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Trailer trash? Mobile home makes mysterious appearance in Bayview
Workers and shoppers at Bayview Corner searching for a parking place Thursday were surprised to find a 50-foot manufactured home-on-wheels had beaten them to the punch.
The apparently abandoned home, softly sagging in the cold morning air, was left sometime in the middle of the night in the lot owned by Goosefoot Community Fund.
All through the house, not a creature was stirring, including the dead mouse in the kitchen sink.
Rotting food in the refrigerator combined with an unflushed toilet provided an indefinable odor that permeated the space. A damp, smelly rag lurked in the washing machine; someone had once applied a decorative red border design near the ceiling but it had faded over time.
In the bedroom, trash, a broken bed frame and a torn picture of a little girl offered few clues as to why and how the trailer found its way to Bayview.
It wasn't much to look at from the outside, either. Moss covered the roof, a light bulb dangled from a broken fixture near the door, and the aluminum siding was dented here and there.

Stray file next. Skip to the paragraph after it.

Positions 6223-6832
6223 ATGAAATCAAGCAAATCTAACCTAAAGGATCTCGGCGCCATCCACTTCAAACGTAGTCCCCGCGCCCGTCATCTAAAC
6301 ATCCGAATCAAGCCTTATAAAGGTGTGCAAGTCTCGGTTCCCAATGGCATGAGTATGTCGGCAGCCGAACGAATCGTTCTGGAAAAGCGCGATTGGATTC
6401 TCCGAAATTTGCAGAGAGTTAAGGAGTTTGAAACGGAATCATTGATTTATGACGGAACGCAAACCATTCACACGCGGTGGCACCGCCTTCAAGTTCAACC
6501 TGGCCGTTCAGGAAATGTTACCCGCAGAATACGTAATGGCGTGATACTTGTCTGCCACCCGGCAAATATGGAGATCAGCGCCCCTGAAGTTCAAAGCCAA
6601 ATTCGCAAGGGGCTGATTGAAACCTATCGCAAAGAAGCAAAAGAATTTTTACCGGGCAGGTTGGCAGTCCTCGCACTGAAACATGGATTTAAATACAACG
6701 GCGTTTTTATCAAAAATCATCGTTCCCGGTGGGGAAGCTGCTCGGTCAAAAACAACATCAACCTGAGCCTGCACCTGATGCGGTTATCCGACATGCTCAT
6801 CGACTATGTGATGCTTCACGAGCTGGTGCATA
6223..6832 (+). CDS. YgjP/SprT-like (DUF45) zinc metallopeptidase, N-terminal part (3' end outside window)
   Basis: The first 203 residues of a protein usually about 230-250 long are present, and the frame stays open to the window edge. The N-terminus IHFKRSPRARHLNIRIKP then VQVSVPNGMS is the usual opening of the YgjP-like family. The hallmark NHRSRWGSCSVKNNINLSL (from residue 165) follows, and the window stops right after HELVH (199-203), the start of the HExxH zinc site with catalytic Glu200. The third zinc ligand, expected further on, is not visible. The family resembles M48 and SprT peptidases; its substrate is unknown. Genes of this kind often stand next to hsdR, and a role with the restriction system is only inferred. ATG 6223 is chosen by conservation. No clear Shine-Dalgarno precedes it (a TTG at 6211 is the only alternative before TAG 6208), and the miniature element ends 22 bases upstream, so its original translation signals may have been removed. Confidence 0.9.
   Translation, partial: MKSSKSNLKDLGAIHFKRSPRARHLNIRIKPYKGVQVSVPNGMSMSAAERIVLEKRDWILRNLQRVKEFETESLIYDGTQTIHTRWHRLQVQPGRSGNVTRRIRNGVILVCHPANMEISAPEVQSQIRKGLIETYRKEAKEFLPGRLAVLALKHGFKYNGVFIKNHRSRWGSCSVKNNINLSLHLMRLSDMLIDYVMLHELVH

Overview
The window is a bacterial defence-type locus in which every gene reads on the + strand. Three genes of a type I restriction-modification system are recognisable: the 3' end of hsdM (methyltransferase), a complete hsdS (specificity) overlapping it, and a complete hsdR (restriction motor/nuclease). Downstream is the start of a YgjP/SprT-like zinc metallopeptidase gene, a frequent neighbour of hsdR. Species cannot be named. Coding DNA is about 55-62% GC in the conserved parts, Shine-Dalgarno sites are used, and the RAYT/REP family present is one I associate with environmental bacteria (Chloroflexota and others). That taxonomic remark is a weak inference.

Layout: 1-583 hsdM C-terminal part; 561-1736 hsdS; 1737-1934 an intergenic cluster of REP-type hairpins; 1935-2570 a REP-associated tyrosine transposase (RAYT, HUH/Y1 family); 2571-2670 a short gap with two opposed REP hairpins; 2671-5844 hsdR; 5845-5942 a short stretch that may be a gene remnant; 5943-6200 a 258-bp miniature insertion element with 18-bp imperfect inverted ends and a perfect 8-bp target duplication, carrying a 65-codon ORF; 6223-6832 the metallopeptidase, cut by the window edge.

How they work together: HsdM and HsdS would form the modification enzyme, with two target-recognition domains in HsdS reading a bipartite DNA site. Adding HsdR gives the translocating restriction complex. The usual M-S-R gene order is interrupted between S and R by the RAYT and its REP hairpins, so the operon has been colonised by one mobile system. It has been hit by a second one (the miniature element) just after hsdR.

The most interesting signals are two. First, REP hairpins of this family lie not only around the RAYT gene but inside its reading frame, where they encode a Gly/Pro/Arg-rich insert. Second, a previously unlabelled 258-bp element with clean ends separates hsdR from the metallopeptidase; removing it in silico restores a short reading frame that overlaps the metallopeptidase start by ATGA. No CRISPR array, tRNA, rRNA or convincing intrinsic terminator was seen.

Debbie Torget, a manager at Goosefoot Community Fund, the owner of the parking lot, tried to make light of the situation.
"We're all for affordable housing, but this isn't part of the plan," she said.
The property owners called police to report the unwanted drop-off. But just after noon on Thursday, a truck from Site Inspection Services drove up and its driver began to hook-up the trailer.
"The axle broke in the night and we had to get parts up in Oak Harbor," the driver said. He refused to give his name, but insisted he had gotten permission to park the home on the property from an unnamed source.
"A miscommunication probably; an island thing," Torget noted.
The home was expected to be moved to Portland, Ore. following repairs.